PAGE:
But wondering is different than knowing. Before generating any hypotheses about your boss's intentions, you should consider what other factors might be hampering your efforts.

    Your boss may have reasons that have nothing to do with your minority status. For example, she may be more dependent on you than you fully appreciate. She may, for her own reasons, be afraid to lose you. It's important to learn more about why you have been turned down so that you can take effective steps to rectify the situation, says Dr. Friedman.

    Be Calm, Not Confrontational

    It's hard to accomplish those goals when you're upset or angry. Dr. Scarborough emphasizes the importance of staying calm during such discussions. She says, "Take time to reflect on your situation before seeking feedback. Come at the question from a positive place. Don't be confrontational.

    Dr. Friedman agrees. "Deal with your feelings first, preferably with someone outside the workplace, before you go to your boss. Figure out what you want the outcome of the discussion to be, she says.

    In the case of the marketing manager, this meant soliciting feedback about what she needed to do get a promotion. She asked her manager to help identify the skills and accomplishments she needed to position herself for the next promotion and sought her manager's support as a mentor to help her to achieve her goals.

    What she discovered surprised her. Rather than devaluing or discriminating against her, the manager was actually grooming her to take over her own position as soon as the manager was promoted. In the meantime, she wanted to keep the marketing manager close to her so that she could continue to mentor her.

    This opened the door for the marketing manager and her boss to discuss learning and growth opportunities the company could offer her in lieu of a promotion. Together they developed a career action plan that enabled the marketing manager to continue to expand her skills, increase her responsibilities and make more money even though she didn't receive a promotion at that time.

    Had the social worker had this discussion with her boss, she would have learned that she needed more management and supervisory experience. She might then have negotiated with her boss for more formal education and training. She also might have been given day-to-day supervisory and management responsibilities that would help her gain the hands-on experience she needed for a promotion.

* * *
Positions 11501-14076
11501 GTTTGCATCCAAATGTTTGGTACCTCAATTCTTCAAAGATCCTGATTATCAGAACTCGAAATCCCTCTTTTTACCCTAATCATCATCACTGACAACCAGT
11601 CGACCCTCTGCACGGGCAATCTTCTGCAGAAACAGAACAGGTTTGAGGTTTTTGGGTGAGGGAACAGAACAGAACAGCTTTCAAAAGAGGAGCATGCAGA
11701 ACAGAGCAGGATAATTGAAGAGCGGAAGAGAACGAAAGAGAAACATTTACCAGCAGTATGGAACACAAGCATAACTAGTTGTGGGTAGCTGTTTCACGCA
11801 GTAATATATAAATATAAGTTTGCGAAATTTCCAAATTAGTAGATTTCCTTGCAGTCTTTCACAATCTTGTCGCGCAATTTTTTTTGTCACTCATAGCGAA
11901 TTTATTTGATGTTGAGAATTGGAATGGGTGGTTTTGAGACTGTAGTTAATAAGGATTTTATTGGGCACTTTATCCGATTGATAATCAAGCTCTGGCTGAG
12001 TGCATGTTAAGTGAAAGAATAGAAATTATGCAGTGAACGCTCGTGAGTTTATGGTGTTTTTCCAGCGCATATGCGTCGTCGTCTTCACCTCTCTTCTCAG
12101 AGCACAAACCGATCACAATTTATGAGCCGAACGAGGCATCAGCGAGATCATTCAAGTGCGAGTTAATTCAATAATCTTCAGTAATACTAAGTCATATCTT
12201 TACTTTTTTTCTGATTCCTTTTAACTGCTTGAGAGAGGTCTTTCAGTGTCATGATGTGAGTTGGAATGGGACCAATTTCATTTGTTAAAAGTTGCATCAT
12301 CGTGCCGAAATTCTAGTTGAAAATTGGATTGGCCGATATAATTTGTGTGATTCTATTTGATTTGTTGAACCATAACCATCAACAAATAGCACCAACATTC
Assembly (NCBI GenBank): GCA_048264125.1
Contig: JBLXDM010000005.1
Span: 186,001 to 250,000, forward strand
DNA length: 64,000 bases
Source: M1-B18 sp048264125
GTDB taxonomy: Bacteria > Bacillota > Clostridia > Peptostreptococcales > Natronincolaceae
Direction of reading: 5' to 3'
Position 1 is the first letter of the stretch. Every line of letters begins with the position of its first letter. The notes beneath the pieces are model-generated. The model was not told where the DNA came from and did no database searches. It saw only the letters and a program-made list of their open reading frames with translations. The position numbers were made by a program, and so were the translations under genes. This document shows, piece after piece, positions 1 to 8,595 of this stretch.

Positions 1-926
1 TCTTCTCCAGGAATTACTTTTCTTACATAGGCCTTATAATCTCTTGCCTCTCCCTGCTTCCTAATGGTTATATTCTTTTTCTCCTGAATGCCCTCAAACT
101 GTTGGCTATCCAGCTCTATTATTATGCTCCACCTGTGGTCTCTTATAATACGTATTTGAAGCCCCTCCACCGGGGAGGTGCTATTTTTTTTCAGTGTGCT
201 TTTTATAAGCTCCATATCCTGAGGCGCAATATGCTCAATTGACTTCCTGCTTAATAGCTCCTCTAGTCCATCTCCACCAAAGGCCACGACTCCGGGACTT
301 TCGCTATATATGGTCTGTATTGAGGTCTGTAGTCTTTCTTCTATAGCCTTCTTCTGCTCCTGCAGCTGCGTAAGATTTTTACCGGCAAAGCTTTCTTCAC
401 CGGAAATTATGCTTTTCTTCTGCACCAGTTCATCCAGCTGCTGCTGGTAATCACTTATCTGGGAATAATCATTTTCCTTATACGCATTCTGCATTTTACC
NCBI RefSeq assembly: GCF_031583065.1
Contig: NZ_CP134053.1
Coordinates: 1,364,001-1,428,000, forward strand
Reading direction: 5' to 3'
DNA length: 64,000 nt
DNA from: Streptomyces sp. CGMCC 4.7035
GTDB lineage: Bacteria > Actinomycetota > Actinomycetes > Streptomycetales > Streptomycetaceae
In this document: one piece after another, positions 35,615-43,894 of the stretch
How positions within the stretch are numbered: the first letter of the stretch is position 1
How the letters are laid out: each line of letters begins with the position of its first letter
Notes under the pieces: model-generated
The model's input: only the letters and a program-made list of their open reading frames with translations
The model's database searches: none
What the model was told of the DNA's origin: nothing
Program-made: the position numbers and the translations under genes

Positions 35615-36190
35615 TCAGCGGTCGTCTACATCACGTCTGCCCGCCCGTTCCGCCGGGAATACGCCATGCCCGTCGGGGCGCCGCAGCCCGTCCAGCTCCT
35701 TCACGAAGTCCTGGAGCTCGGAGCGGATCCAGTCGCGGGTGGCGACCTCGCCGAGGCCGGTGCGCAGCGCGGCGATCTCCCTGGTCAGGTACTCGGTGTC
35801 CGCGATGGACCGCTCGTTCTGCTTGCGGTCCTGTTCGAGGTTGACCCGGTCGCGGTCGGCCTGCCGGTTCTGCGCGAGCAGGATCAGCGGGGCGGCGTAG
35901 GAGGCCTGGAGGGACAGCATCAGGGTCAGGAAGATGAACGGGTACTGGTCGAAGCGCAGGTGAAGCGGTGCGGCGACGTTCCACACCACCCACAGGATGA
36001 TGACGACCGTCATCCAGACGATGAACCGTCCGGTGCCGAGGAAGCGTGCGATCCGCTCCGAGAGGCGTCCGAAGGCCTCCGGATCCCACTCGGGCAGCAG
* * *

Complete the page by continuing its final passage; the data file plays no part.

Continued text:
Is the Promotion a 'Good Fit'?

    Regardless of the reason you're passed over for a promotion, the question of "fit" almost always needs to be addressed. Often the position isn't really the best fit -- either because you don't have the right qualifications or your personality doesn't seem to match the particular situation.

    In a perfect world, personalities wouldn't matter quite so much. But in the real world of work, the people you work for and with can make all the difference between success and failure.

    Losing out on a promotion you wanted isn't the end of the world. It's not the end of your career, either. "Really successful people use [rejection] as a learning experience," says Dr. Scarborough. "They don't let it immobilize them. They use it as an opportunity to develop and exhibit resilience."

    The important thing is to get feedback and gain clarity, Dr. Friedman says. Then, you can figure out what you need to do to change.

    What's important is to learn from the experience and, in the process, take the initiative to become more resilient, confident and self-directed.

    So, if you don't get that job you wanted:

    • Take time to process your feelings, preferably with someone outside of the organization.
    • In an objective, non=confrontational and supportive meeting with your manager, solicit feedback to determine why you were passed over.
    • Determine what you're seeking: Do you want to expand your role, change your job title; get a pay raise, receive professional training, or reapply for the position?
    • Evaluate your future with the company based on the feedback you received.
    • Develop an action plan.

    Click here to check out Dr. Lynn Friedman's new website, with more comprehensive information on work-life, psychology, psychotherapy and psychoanalysis.

    Dr. Lynn Friedman: Psychologist, Psychoanalyst

    -- Ms. Hirsch is the author of "How to Be Happy at Work" (Jist Publishing, September 2003). She's based in Chicago.

    Email your comments to cjeditor@dowjones.com.

    Read more about what Dr. Lynn Friedman has to say about achieving your career goals

    Read more about what Dr. Janet Scarborough has to say about career coaching.